Tuesday, July 5, 2011

"The Best of Belgium" & Flanders Fields" Tours

This moated Castle of Tillegem is now owned by the government of West Flanders & not open to the public but filled with beaurocrats 'working'.  There is water in the moat & believe it or not, they imported a pair of black swans from Western Australia & they now live very happily in the moat.

On to the Chateau of Loppem, privately owned & when the last of the line dies (he's now 91 & never married), the estate goes to a Trust that has been set up & this Trust will continue to look after the Chateau.  Even now, it is open to the public on certain days.

Belgian Blues - Belgium's own breed of cattle.  They have been bred to have very muscular legs & bodies.  The calfs are so big, each one is delivered by C-section.  It is the meat of Belgium.

A 12th Century Tithe Barn - the only building left on the the land that once housed a monastery.  It is a huge building, monster oak beams.  This barn is still used & is now owned by the Government & is slowly being restored as necessary.

Part of the tour was Beer tasting - Belgium lays claim to having over 750 different beers - Belgians are very proud of their beers.  Each beer has its own glass & they are not your regular beer glass - these ones were shaped like a chalice as the beer is made by Trappist monks.

Died & gone to heaven. A chocolate factory - we saw how to make some chocolates, got to taste a few - OK quite a few.  It was so dreamy.

Our Flanders Fields tour followed the day after the "Best of Belgium" tour & as you can imagine was quite different.  Our guide Philippe showed us an unexploded bomb dug up by a local farmer.  This happens all the time - the farmers put the bombs, hand grenades, other bits of ammunition they find out next to the electricity pole to be collected by Army bomb squad.  They make regular pick ups. These people live with the World Wars every day.

This is Tyne Cot Cemetery - a Commonwealth War Grave site - so many lost their lives - it was really hard to look around & see the number of young men who gave their lives.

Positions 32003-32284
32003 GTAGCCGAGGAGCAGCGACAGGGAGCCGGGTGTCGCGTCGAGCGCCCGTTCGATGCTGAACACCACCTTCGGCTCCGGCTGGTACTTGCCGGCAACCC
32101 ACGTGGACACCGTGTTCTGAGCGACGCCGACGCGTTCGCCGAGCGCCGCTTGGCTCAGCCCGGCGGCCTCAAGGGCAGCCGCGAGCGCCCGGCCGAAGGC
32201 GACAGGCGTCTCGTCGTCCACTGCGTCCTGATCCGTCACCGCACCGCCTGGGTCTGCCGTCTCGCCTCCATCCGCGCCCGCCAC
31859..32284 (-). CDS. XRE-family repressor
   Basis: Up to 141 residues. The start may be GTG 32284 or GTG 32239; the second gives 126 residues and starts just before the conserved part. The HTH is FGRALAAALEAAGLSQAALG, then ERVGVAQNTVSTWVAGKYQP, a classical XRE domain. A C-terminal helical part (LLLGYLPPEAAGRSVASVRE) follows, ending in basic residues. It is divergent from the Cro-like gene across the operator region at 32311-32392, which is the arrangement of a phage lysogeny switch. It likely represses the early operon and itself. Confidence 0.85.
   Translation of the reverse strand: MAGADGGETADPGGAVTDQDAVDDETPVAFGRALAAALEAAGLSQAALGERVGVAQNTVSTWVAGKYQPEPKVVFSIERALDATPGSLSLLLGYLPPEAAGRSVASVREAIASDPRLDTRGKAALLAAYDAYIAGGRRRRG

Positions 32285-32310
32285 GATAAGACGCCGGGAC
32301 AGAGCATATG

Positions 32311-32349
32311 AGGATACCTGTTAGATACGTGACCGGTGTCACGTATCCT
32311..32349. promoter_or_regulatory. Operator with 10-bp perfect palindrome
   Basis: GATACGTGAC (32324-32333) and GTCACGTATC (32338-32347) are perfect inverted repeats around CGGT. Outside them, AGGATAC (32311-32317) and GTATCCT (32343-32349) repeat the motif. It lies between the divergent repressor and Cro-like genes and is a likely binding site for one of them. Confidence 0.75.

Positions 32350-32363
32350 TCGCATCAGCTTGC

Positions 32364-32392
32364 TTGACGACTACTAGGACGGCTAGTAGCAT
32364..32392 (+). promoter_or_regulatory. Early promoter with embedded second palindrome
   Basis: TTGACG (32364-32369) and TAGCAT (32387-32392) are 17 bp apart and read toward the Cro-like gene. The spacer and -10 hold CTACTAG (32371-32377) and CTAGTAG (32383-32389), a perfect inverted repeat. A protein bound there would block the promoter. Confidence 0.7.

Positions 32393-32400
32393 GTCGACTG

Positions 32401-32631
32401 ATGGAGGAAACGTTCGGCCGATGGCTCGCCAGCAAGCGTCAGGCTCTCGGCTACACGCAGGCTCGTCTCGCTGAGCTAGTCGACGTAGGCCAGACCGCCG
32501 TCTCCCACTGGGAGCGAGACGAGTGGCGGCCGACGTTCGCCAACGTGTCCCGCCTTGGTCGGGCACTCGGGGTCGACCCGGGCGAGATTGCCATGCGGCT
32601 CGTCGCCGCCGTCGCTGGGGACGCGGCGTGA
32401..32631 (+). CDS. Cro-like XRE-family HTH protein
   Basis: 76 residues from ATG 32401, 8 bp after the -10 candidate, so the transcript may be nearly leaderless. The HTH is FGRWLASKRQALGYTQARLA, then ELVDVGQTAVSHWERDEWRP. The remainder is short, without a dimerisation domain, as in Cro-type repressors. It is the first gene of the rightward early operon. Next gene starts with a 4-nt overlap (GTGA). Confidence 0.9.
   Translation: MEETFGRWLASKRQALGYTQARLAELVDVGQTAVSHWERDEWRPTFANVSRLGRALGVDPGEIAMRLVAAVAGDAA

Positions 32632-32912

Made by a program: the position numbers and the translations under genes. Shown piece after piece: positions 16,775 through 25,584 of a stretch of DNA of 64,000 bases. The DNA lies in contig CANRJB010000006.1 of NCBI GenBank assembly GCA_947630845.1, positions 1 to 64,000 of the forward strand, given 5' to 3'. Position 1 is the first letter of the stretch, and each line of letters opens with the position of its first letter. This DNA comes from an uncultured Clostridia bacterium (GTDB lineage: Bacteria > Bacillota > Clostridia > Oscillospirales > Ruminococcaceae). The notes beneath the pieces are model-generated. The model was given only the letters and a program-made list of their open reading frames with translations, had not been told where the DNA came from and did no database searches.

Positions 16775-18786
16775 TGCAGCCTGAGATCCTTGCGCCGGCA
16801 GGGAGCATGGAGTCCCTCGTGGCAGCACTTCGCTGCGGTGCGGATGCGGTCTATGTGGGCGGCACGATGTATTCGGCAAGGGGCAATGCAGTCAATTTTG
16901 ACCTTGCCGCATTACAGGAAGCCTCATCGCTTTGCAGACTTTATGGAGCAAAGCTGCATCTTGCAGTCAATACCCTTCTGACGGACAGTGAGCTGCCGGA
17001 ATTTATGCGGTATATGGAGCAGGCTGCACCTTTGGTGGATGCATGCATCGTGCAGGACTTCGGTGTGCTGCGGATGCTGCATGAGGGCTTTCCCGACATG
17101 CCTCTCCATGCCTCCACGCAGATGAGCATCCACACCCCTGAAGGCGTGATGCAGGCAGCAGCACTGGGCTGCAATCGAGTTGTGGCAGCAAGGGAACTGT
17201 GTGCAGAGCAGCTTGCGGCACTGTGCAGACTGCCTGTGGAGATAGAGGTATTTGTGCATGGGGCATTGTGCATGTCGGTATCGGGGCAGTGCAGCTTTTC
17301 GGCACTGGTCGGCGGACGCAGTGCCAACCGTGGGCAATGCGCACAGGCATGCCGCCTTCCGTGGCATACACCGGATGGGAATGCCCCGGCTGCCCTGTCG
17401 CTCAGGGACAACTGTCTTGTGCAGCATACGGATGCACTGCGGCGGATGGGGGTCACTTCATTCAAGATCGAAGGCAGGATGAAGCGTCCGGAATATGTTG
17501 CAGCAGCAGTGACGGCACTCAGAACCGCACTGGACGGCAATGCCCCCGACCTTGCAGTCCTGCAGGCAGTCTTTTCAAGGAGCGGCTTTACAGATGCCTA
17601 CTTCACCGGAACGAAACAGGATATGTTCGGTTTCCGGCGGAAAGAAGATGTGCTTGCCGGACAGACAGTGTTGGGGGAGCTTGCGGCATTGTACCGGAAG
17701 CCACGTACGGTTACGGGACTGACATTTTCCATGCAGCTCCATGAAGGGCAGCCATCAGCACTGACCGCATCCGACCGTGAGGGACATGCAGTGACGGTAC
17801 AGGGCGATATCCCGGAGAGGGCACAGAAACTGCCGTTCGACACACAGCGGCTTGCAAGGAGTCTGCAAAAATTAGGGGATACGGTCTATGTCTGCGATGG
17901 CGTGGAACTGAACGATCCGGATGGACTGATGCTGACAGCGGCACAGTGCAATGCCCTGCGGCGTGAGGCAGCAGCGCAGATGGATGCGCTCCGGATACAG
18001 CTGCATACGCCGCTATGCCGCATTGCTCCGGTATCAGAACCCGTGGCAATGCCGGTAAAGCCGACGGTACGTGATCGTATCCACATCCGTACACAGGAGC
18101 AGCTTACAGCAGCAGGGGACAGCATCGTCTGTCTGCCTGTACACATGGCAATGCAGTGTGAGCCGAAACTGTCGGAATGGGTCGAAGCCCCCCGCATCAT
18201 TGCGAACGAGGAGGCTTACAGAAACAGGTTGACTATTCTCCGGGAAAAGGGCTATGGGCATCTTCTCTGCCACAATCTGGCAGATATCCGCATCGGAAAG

A lot of the graves have the inscription "Known only to God" -sometimes it also says, an Australian/British/New Zealand etc soldier.

Hill 60 has been made famous through a recent Aussie film.  This site has been left untouched after the war.  Only the trees, shrubs & grass have grown over the ground.  They have sheep to keep the grass down.

This is what Hill 60 looked like at the end of the war.

This is what it is like now.  We were all standing inside a crater that had been left by a massive explosion.

Ieper (Ypres) was totally destroyed in WW1 - pictures show just rubble. The city has been rebuilt just as it was prior to 1914.  This cathedral was finished in the 1960's. Hard to believe.  On a lot of buildings you can see that the first meter or so is the original blocks & then the new stuff follows. The city still has the look of a medieval city, particularly around the market square.

This was the end of our "Flanders Fields" tour - a dressing station where John McCrae worked.  He was a doctor - he wrote the poem "In Flanders Fields" during his time there & lost his life too.  It was certainly a sombre day but one I would not have missed.  The futility of war -the numbers of lives lost -those identified & those unknown.

1 comment:

  1. A time to pause & be grateful for what we have.